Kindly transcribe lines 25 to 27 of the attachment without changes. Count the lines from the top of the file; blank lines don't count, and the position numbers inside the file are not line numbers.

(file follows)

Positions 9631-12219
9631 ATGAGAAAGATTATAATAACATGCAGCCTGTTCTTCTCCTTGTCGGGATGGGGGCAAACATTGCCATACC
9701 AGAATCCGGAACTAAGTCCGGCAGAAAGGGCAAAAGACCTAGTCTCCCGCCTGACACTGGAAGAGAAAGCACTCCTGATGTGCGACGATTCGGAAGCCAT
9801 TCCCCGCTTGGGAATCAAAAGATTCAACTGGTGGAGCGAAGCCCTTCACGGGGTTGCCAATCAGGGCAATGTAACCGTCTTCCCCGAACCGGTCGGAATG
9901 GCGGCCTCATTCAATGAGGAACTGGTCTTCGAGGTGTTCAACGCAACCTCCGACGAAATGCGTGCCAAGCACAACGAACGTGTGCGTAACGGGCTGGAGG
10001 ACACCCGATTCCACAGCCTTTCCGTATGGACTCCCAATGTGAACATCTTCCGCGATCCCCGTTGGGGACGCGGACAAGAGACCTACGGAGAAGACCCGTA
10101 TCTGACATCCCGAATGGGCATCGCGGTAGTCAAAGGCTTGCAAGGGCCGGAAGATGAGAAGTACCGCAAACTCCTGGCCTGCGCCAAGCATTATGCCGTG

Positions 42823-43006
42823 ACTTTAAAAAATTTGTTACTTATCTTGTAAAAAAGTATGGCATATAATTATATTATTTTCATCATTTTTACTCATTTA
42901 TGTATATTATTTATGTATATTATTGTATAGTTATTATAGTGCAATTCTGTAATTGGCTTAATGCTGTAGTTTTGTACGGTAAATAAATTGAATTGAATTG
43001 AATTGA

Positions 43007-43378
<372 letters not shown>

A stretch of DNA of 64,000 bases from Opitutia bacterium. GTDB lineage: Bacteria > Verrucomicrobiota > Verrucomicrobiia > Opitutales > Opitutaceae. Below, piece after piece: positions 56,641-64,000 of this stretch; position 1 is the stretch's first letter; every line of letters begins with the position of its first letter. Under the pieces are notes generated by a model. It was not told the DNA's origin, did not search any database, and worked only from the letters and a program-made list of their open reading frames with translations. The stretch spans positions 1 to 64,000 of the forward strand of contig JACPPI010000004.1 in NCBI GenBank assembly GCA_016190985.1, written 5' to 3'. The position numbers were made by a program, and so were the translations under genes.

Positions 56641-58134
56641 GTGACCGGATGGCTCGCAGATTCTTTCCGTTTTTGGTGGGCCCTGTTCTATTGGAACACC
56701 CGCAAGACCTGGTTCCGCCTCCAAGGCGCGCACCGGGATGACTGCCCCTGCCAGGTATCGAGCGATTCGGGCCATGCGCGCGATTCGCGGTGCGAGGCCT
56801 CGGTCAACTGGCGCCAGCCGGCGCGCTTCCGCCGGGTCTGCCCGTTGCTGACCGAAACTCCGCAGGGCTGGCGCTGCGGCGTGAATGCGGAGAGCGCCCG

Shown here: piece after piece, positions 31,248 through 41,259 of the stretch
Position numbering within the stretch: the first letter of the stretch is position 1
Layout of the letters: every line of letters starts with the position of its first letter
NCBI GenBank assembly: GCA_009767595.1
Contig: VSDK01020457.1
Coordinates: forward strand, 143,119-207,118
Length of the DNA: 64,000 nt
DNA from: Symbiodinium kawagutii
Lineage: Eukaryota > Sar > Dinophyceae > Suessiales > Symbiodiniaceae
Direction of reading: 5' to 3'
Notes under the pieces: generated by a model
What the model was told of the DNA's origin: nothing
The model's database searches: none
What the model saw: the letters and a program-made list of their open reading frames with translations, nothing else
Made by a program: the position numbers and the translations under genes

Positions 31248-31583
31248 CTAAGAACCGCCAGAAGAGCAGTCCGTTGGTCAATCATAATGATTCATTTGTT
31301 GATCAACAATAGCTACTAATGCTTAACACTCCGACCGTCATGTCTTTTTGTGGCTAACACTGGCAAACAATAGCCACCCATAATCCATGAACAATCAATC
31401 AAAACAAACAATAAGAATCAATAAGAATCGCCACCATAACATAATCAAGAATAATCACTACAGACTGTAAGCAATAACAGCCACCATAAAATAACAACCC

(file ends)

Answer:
Length of the DNA: 64,000 nt
DNA from: Symbiodinium kawagutii
Lineage: Eukaryota > Sar > Dinophyceae > Suessiales > Symbiodiniaceae